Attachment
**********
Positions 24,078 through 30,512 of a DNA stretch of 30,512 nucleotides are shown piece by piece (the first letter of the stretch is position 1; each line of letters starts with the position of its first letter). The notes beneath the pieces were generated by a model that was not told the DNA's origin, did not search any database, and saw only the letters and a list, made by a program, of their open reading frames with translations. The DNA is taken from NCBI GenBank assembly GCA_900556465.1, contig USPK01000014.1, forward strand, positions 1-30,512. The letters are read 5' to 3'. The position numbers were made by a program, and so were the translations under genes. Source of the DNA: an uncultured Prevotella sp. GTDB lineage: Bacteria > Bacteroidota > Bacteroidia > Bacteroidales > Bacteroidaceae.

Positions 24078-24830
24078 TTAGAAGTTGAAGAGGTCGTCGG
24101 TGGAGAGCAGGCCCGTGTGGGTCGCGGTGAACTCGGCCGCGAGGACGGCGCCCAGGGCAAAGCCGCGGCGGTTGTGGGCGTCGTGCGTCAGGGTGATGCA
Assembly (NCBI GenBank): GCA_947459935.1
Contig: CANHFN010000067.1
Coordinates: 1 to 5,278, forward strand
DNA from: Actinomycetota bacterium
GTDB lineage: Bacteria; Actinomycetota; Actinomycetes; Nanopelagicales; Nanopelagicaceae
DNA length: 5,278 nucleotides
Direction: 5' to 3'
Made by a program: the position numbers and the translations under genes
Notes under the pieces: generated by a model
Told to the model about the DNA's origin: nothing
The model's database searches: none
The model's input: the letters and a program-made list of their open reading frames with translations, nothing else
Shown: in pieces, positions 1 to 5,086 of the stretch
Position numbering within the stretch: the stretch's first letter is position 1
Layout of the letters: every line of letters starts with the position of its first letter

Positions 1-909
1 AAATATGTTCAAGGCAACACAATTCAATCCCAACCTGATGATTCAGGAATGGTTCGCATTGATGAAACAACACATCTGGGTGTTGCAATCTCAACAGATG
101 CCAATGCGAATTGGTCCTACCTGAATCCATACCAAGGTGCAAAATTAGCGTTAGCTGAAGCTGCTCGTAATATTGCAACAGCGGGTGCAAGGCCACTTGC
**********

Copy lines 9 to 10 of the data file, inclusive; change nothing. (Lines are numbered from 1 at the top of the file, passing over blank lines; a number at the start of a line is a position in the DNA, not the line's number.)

GTDB lineage: Bacteria; Actinomycetota; Actinomycetes; Nanopelagicales; Nanopelagicaceae
DNA length: 5,278 nucleotides